Super Bowl LIV: Chiefs Finally Nail a Big Play, Parlay It into Another Comeback Victory
That's Patrick Mahomes I.
He'd show up later that year, August 1970, grew up to put together a solid MLB career, and sired a kid who turned out to be a pretty damn fine baseball prospect himself.
Turns out he dabbled in football during the offseason. Did pretty well, too, enough to become a two-sport jock at Texas Tech, where his baseball bio is stuffed with his football accomplishments as a prolific slinger.
The Chiefs jumped at the chance to trade up for him after he declared for the 2015 draft after his junior season, dealing Buffalo their first- and third-round picks that year plus a first-rounder in 2018 in expectation of good things happening sooner rather than later.
Dude spent 2018 morphing into a superhero ...
Who knew that crew would need to do it again in Super Bowl LIV and leave it until the game's final seven minutes, no less.
Then again, the San Francisco 49ers were just the sorta team to force the Chiefs into a reality check.
During their time on the field in the game's first 52:43, Nick Bosa and Arik Armstead were by far the best players out there, antidotes to whatever magic Mahomes was trying to conjure. They led a defense that was making him look ordinary for one of the few times in his NFL career.
That play in itself was damn near a game-changer. It came with 6:27 left in the third quarter with the Niners up, 13-10.
Had they recovered, they'd have a short field and probably do some clock-chomping with their devastating running game.
Speaking of ...
As in, what running game? The one that was instrumental in getting San Francisco this far?
- RBs Raheem Mostert (12-58) and Tevin Coleman (5-28) were only good for 86 yards, and
- WR Deebo Samuel (3-53) set a Super Bowl record for most rushing yards by a WR.
There weren't enough of those, as Kansas City decided if the Niners were gonna beat them, it'd have to be through the air.
Jimmy Garoppolo was definitely rested enough after attempting only eight passes against Green Bay. Dude went 20-31 but for only 219 yards; it seemed like ball-control stuff, even though six of them went for 12 yards or more. The net result was San Francisco's passing game never did open up much on the ground.
It made a blue-collar star outta Harvard grad Kyle Juszczyk, though, bringing glory back to the thankless fullback position:
Maybe their offensive day wasn't perfect to that point, but their defense was close to it.
With 8:53 left in the game, the Niners seemed to be living large at 20-10.
It's what they stepped in with 7:13 remaining that'll haunt them.
A bigger pile of 2-3 Jet Chip Wasp.
It's a three-receiver misdirection that worked against New England in last year's playoffs.
- WR Sammy Watkins and TE Travis Kelce take flat routes of different depths;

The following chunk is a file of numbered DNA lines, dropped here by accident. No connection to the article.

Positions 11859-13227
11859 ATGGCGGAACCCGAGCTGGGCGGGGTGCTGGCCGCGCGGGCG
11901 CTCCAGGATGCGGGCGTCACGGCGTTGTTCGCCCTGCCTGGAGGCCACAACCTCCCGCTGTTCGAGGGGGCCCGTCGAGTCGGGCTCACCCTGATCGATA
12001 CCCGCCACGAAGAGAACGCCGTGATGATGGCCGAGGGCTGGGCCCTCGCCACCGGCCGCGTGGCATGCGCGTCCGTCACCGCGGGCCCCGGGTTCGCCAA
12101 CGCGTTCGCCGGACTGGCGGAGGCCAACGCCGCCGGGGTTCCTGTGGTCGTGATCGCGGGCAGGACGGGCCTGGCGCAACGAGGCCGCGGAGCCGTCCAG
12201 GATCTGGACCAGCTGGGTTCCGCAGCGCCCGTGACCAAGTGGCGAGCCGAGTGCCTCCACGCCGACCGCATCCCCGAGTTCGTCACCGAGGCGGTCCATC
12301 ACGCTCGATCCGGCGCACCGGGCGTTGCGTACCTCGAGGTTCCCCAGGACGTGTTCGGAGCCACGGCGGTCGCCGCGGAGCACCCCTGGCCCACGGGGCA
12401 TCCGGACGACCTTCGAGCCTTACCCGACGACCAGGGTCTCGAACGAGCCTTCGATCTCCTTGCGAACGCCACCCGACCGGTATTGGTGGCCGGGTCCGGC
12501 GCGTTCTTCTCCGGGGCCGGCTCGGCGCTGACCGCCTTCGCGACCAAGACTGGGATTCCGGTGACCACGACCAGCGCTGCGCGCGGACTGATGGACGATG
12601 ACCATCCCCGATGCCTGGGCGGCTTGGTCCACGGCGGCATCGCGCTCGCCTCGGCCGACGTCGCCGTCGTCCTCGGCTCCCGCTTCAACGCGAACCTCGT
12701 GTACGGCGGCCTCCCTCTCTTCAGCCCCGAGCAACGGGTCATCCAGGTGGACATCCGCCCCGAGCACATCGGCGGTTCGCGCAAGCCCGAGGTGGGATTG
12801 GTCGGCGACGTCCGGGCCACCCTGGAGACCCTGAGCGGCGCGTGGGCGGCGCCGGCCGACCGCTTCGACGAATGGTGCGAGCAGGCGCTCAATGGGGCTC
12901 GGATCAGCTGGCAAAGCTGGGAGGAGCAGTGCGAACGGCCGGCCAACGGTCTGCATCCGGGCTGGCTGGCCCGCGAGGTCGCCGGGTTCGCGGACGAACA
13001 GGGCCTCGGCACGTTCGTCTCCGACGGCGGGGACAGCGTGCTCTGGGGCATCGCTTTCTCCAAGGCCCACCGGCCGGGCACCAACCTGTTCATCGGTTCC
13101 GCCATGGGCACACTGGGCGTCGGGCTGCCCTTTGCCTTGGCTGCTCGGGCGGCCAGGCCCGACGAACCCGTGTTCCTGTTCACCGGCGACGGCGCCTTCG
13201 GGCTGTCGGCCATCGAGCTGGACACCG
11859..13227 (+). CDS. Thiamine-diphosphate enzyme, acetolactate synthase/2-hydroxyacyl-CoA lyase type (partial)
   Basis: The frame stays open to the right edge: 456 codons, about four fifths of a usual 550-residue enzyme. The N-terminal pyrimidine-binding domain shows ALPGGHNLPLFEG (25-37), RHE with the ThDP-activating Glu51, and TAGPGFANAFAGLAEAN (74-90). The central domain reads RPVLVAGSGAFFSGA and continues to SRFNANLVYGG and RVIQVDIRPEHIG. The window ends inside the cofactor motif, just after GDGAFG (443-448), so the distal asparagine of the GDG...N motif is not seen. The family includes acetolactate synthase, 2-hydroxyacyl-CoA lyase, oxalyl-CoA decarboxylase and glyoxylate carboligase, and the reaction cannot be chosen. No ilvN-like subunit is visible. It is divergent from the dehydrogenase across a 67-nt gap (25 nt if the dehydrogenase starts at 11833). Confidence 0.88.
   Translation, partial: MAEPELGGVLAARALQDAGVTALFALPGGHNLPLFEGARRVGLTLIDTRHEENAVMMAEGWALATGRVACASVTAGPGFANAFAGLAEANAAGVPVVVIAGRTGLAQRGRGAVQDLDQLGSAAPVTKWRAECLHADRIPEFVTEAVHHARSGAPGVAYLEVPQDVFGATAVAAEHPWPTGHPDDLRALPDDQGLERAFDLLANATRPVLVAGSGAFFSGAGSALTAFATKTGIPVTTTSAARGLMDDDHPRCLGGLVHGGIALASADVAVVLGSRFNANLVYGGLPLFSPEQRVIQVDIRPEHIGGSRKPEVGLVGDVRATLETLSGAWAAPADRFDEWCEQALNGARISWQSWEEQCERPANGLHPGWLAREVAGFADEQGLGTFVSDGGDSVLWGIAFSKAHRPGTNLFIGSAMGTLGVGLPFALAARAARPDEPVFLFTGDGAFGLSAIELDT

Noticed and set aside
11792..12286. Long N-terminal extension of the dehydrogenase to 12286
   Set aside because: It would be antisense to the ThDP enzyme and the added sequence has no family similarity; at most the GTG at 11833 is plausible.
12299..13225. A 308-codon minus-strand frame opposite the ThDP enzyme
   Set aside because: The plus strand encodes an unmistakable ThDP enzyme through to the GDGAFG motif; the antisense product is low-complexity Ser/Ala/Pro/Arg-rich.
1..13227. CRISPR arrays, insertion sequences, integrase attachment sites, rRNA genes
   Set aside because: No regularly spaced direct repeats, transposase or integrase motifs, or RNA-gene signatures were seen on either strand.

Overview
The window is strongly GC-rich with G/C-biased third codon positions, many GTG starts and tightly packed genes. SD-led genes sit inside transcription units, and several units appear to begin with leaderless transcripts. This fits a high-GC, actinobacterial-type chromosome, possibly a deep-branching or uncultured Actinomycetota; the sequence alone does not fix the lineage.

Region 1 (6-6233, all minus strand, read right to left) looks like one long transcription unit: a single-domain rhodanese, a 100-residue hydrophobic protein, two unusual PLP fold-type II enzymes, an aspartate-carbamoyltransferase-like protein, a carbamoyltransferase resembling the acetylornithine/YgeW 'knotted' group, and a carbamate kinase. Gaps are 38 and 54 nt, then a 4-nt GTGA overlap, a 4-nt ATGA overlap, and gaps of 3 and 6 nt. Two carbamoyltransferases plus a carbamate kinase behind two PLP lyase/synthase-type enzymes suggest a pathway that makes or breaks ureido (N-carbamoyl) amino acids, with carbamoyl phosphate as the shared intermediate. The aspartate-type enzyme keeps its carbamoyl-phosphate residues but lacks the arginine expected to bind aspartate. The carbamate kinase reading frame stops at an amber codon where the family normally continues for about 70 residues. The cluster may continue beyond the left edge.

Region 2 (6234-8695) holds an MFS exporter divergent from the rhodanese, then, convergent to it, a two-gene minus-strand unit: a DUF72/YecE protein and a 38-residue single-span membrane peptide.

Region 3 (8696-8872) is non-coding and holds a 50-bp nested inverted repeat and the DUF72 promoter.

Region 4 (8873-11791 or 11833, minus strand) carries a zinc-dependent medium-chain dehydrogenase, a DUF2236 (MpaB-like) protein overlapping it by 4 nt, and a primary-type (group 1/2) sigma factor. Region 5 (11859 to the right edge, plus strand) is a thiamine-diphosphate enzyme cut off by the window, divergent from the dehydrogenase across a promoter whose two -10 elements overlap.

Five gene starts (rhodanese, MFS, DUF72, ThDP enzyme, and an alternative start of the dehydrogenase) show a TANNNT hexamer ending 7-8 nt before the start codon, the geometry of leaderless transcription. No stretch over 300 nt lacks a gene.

- So does WR Tyreek Hill, but just a little deeper;
- The plan is to catch the safety committing to the middle of the field, and then
- Hill does a double-move to the sideline.
It worked again, this time on 3rd-&-15:
The real challenge was Kansas City's o-line giving Mahomes the time he needed for Hill's route to develop. Up to that point, it was a dicey proposition, but here, when the rubber met the road, dudes came through.
They're the unsung heroes yet again.
The drive produced a 1-yard TD pass to Kelce, and the Chiefs were back in it.
The Niner offense wasn't. After the TD that put them up by 17, it fizzled with lotsa help from the KC D:
- Five plays, 17 yards, punt.
- Three plays, 5 yards, punt.
- Seven plays, 27 yards, downs.
- Two plays, 0 yards, interception.
And it gave Mahomes & Co a whole lotta something. As in 21 points over the final 6:13:
- The TD set up by their 2-3 Jet Chip Wasp -- 10 plays, 83 yards, 2:40 -- after the 49ers were stopped in five plays,
- The Mahomes-to-Damien Williams 5-yard TD pass -- 7 plays, 65 yards, 2:26 -- after the 49ers were stopped in three plays, which put Kansas City in the lead, 24-20, and
- Williams' 38-yard scamper down the sideline -- 2 plays, 42 yards, 0:14 -- that sealed the deal.
Clearly, those consecutive snuffed drives meant San Francisco's defense wasn't getting the rest it had been for most of the game. The toll was finally being taken.
For the third straight playoff game, the Chiefs came back from a double-digit deficit and -- as predicted over in the Daily Stake section -- win Super Bowl LIV, 31-20, cover the spread, and nail the moneyline.
Fifty years ago, in Super Bowl IV, Kansas City's Hall of Fame coach Hank Stram chortled on the sidelines after the play he sent in -- the 65 Toss Power Trap -- produced the TD that sparked the Chiefs' victory.
Now, the team's added another one to the legend, suggested and then started by a dude's whose own legend is only gonna grow.